Uric acid is a heterocyclic compound of carbon, nitrogen, oxygen, and hydrogen with the formula C5H4N4O3. It forms ions and salts known as urates and acid urates, such as ammonium acid urate. Uric acid is a product of the metabolic breakdown of purine nucleotides, and it is a normal component of urine. High blood concentrations of uric acid can lead to gout and are associated with other medical conditions, including diabetes and the formation of ammonium acid urate kidney stones.
In general, the water solubility of uric acid and its alkali metal and alkaline earth salts is rather low. All these salts exhibit greater solubility in hot water than cold, allowing for easy recrystallization. This low solubility is significant for the etiology of gout. The solubility of the acid and its salts in ethanol is very low or negligible. In ethanol/water mixtures, the solubilities are somewhere between the end values for pure ethanol and pure water.
Primates. In humans and higher primates, uric acid (actually hydrogen urate ion) is the final oxidation (breakdown) product of purine metabolism and is excreted in urine, whereas in most other mammals, the enzyme uricase further oxidizes uric acid to allantoin. The loss of uricase in higher primates parallels the similar loss of the ability to synthesize ascorbic acid, leading to the suggestion that urate may partially substitute for ascorbate in such species. Both uric acid and ascorbic acid are strong reducing agents (electron donors) and potent antioxidants. In humans, over half the antioxidant capacity of blood plasma comes from hydrogen urate ion.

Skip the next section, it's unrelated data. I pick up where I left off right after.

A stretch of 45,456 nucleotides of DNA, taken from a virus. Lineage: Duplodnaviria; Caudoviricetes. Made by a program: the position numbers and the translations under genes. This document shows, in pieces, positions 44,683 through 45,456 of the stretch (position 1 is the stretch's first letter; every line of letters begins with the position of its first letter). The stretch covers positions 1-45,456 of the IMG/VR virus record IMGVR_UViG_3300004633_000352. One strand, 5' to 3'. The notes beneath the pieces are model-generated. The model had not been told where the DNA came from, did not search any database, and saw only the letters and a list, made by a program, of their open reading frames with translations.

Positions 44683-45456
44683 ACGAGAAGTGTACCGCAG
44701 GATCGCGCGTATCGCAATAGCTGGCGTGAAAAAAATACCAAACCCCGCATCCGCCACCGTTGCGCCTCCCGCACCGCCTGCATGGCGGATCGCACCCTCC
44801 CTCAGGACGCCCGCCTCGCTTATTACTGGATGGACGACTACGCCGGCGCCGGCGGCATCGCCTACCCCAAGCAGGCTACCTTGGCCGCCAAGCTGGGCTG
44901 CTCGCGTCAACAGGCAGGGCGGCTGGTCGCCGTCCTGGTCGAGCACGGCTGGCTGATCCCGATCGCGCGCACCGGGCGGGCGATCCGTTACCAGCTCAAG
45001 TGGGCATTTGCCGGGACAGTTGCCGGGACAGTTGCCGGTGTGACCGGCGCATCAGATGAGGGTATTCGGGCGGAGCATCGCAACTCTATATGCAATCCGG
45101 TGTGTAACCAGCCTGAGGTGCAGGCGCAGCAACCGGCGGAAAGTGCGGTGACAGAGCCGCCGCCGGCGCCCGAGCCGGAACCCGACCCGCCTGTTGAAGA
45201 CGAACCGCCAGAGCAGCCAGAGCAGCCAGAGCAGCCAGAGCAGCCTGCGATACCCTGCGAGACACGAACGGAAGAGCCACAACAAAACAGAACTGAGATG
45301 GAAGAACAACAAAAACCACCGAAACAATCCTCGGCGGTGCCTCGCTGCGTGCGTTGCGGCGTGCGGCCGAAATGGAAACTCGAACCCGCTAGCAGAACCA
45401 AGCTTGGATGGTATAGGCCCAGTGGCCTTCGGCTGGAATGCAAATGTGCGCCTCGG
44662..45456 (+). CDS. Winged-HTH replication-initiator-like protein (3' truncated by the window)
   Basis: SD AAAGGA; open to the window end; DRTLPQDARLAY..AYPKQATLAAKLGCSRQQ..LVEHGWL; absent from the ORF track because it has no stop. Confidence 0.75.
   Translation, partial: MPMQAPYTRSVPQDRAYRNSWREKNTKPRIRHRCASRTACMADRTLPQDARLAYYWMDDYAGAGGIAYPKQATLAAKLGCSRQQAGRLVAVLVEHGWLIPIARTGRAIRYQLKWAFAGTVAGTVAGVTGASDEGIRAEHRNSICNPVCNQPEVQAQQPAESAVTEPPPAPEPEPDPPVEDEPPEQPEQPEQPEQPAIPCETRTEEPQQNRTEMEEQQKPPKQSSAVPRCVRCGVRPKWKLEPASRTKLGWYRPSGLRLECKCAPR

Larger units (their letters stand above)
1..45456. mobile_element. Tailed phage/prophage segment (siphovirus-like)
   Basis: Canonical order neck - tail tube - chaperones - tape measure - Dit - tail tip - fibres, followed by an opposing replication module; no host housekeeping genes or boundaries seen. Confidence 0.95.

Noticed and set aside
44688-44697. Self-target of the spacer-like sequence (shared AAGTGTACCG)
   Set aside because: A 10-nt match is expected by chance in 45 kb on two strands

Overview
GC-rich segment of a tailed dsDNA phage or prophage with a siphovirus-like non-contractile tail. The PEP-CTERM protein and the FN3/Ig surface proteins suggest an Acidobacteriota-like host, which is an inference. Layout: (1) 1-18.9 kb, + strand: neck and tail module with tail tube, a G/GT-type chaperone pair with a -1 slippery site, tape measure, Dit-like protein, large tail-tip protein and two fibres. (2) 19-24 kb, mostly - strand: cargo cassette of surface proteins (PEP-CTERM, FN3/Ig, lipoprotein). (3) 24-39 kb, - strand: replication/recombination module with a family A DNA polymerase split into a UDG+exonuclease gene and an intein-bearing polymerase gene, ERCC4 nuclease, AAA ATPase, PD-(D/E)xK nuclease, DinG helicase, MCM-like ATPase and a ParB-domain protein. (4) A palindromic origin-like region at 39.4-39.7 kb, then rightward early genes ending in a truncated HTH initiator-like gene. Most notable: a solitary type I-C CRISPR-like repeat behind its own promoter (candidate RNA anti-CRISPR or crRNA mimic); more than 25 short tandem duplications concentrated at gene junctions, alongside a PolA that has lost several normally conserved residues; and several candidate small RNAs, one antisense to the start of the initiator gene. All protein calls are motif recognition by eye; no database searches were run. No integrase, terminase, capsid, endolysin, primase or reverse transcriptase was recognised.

Humans. The normal concentration range of uric acid (or hydrogen urate ion) in human blood is 25 to 80 mg/L for men and 15 to 60 mg/L for women (but see below for slightly different values). An individual can have serum values as high as 96 mg/L and not have gout. In humans, about 70% of daily uric acid disposal occurs via the kidneys, and in 5–25% of humans, impaired renal (kidney) excretion leads to hyperuricemia. Normal excretion of uric acid in the urine is 250 to 750 mg per day (concentration of 250 to 750 mg/L if one litre of urine is produced per day — higher than the solubility of uric acid because it is in the form of dissolved acid urates).